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the clear, audible, and distinct utterance of every sound and for the modulation of these sounds in accordance with the sense or sentiment of the matter. The effect produced depends as much upon voice and manner as it does upon matter.
4. Distinctness, Audibility, and Sense.—Distinctness and audibility of phones can best be produced by the occasional practice of syllabic utterance, that is by sounding each syllable by itself; in this way difficulties in articulation will be more readily noticed and removed. This syllabic utterance, however, must not be overdone, as it is likely to encourage a jerky delivery.
The correct expression of sense or sentiment depends greatly upon an intelligent phrasing of the matter; it is brought out more easily by sustaining the voice right to the very end of the phrase. The sustaining of the voice is carried out entirely upon the vowel sounds in singing and mostly upon the vowel sounds in speaking. Tone is produced by dwelling upon the vowel sounds; the unvoiced consonants stop the tone and produce plosive or fricative sounds which being unmusical are not in harmony with tone. It is comparatively easy to invest good tone with the sentiment required.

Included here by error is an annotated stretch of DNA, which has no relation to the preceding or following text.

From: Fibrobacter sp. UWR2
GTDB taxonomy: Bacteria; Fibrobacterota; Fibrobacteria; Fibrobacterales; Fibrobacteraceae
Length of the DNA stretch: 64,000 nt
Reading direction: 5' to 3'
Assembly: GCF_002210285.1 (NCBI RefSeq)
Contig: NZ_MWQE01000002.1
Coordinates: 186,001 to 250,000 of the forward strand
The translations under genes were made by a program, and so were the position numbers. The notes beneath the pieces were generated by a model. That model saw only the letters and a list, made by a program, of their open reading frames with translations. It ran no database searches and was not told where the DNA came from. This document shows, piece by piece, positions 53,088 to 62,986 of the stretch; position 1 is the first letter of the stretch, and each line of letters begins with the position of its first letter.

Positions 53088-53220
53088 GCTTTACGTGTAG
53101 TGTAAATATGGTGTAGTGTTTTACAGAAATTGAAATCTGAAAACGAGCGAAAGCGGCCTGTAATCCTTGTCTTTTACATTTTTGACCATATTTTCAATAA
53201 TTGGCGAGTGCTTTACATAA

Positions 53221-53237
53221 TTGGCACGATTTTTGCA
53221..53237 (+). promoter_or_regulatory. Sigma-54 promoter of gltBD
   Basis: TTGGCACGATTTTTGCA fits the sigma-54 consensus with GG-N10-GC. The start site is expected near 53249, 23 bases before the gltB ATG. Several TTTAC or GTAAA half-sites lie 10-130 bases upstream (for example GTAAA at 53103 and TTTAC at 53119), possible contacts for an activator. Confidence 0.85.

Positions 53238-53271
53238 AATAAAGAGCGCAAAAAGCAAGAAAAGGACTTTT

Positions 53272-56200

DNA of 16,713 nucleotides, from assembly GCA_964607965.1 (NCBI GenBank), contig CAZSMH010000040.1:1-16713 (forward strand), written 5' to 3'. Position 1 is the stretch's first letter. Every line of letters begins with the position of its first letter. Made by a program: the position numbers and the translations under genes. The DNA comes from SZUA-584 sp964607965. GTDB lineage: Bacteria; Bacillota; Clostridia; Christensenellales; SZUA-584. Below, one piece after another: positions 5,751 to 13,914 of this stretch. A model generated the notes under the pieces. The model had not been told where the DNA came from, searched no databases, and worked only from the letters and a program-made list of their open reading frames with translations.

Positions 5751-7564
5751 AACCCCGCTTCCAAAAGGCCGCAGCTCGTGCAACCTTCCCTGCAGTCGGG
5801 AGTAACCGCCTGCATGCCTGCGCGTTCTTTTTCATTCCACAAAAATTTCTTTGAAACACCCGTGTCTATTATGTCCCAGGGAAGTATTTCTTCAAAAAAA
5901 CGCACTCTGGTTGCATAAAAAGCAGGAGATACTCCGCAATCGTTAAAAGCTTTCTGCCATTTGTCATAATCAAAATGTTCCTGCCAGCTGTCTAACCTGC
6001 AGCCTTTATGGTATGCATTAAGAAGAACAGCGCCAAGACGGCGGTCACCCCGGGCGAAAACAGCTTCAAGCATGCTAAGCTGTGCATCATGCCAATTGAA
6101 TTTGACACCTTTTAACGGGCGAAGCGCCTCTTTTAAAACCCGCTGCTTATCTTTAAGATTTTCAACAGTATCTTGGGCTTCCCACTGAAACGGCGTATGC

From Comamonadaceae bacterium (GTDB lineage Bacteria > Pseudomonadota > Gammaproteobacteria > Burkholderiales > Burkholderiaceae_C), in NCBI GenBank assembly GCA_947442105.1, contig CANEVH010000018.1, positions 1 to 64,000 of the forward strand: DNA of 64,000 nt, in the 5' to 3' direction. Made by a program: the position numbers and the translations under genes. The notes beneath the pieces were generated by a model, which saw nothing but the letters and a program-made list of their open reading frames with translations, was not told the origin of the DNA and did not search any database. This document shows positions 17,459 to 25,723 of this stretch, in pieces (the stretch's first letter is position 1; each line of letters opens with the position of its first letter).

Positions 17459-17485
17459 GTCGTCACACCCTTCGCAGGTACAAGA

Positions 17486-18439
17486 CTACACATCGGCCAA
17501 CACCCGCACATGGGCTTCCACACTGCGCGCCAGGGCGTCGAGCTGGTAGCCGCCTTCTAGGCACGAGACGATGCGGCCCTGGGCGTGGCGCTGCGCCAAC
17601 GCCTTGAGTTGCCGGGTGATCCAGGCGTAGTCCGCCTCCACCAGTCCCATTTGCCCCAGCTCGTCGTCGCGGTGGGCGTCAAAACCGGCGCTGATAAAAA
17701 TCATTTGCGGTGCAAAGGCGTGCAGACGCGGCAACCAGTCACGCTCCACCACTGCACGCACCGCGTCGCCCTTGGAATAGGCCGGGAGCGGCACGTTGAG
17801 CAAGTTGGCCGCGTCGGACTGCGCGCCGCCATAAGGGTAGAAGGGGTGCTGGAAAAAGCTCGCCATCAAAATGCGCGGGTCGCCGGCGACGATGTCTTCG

Care should be taken to dwell upon and properly pronounce the vowels, to hit off smartly the non-vocal consonants, and to get as much voice as possible from the vocal consonants.
5. Faults in Speaking.—As a rule the following sounds are very poorly brought out in speech, the voiced parts of M, N and NG, of L and the soft untrilled B, of D, TH, W, G and V. The vowel sounds are too often